We could not be assured there were always enough staff to offer support to people. Our views were also shared by other professionals we spoke with. There were long periods when people in communal areas were unsupported and interactions from staff were task focused.

The provider had not always considered people’s cultural needs and the pre assessment the provider completed did not always cover people’s diverse needs. Where people were living with dementia we could not be sure how they had been supported to make choices, as information was often in written form.

Risks to people were managed in a safe way and staff had the information available. Staff knew how to recognise and report potential abuse and the provider had safeguarding procedures in place, when needed we saw these had been followed. Staff knew people well and people were happy with the care they received. Medicines were managed to ensure people were protected from the risks associated to them.

Infection control procedures were in place and implemented by staff and the provider when needed. Staff received an induction and training that helped them offer support to people. When people lacked capacity to make decisions for themselves we saw capacity assessments were in place and decisions made in people’s best interests. People are supported to have maximum choice and control of their lives and staff support them in the least restrictive way possible; the policies and systems in the service support this practice.

People told us they enjoyed the food and were offered a choice. People and relatives said they were involved with reviewing their care and when needed people had access to health professionals. People’s privacy and dignity was promoted and they were treated in a caring way. People were encouraged to make choices about their day and remain independent. Some people were offered the opportunity to participate in activities and pastimes they enjoyed.

Staff felt listened to and were able to raise concerns. The provider used feedback from people and relatives to bring about changes. Quality monitoring

Inspection carried out on 31 January 2017

During a routine inspection

We inspected this service on 31 January 2017. This was an unannounced inspection. Our last inspection took place in November 2015 and we found when people lacked capacity to make decisions for themselves capacity assessment and best interest decisions had not been completed. At this inspection we found the provider had made some improvements however further improvements were needed.

The service was registered to provide accommodation for up to 26 people. At the time of our inspection, 23 people were using the service.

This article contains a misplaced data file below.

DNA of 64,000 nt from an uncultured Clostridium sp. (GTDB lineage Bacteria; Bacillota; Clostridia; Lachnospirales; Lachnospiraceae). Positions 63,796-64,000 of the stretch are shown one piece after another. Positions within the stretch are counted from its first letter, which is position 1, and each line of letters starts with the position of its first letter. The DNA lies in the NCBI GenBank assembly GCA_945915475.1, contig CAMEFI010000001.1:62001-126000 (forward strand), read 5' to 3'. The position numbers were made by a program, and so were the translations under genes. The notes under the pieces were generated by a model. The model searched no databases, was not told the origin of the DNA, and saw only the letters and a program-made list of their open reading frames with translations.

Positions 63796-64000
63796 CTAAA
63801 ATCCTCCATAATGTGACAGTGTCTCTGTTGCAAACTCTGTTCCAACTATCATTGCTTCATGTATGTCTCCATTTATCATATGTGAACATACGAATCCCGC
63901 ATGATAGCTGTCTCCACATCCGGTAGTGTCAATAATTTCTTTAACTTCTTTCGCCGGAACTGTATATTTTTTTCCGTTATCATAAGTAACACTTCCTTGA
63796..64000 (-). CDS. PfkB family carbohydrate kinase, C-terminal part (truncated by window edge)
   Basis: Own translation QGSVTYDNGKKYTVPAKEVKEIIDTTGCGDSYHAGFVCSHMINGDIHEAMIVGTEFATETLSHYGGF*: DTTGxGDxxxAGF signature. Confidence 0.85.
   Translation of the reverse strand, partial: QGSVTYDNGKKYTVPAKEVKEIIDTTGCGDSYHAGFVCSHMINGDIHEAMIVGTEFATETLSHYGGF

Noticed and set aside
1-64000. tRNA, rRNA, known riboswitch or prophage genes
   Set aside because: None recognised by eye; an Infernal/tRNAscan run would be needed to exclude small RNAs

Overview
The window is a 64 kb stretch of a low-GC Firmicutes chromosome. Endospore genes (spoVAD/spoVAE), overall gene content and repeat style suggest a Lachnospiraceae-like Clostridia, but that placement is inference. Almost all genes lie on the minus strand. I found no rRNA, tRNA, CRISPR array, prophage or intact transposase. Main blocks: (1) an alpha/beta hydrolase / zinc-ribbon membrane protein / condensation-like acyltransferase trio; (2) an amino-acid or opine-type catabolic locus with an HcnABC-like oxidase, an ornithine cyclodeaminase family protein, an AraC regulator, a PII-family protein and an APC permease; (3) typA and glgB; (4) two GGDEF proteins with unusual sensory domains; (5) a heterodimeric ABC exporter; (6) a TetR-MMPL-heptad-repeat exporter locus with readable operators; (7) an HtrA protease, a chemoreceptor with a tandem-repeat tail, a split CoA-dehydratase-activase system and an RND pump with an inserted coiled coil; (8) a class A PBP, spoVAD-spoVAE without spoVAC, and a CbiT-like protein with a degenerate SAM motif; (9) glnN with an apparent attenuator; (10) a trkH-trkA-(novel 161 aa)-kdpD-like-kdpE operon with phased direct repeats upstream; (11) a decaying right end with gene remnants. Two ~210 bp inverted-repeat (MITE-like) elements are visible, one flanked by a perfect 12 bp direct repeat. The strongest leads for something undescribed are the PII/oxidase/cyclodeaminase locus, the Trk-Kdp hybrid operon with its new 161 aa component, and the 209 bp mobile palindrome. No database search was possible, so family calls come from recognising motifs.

There was not a registered manager in post. A new manager had very recently been appointed who had commenced the CQC registered managers application process. A registered manager is a person who has registered with the Care Quality Commission to manage the service. Like registered providers, they are ‘registered persons’. Registered persons have legal responsibility for meeting the requirements in the Health and Social Care Act 2008 and associated Regulations about how the service is run.

People were not always protected from potential abuse as concerns were not investigated or reported appropriately. Risks to people were not always managed in a safe way. When incidents occurred sometimes no action was taken to ensure these were reviewed and avoid any reoccurrence. When people had behaviours that may challenge staff offered an inconsistent approach. Staff did not always have information about moving and handling to ensure people were supported in a safe way. When needed mental capacity assessments had been completed however decision had not always been made in people’s best interests.

The provider was not always notifying us about significant events that had occurred in the home. The quality audits that had been introduced had not all been completed and therefore we could not be sure they were effective.

People were supported in a caring way by staff they liked. Staff had received an induction and training to help them offer support to people. There were enough staff available to offer support. People were encouraged to make choices about their day and remain independent.

People enjoyed the food and were offered a choice. They had the opportunity to participate in activities they enjoyed. Medicines were managed in a safe way to ensure people were protected from the risks associated to them. When needed people had access to health professionals.

Staff felt listened to and supported by the new manager. People knew how to complain and complaints had been responded to in line with the provider’s procedures. Staff knew people well and they felt involved with planning their care.

We found breaches of the Health and Social Care Act 2008 (Regulated Activities) Regulations 2014. You can see what action we told the provider to take at the back of the full version of this report.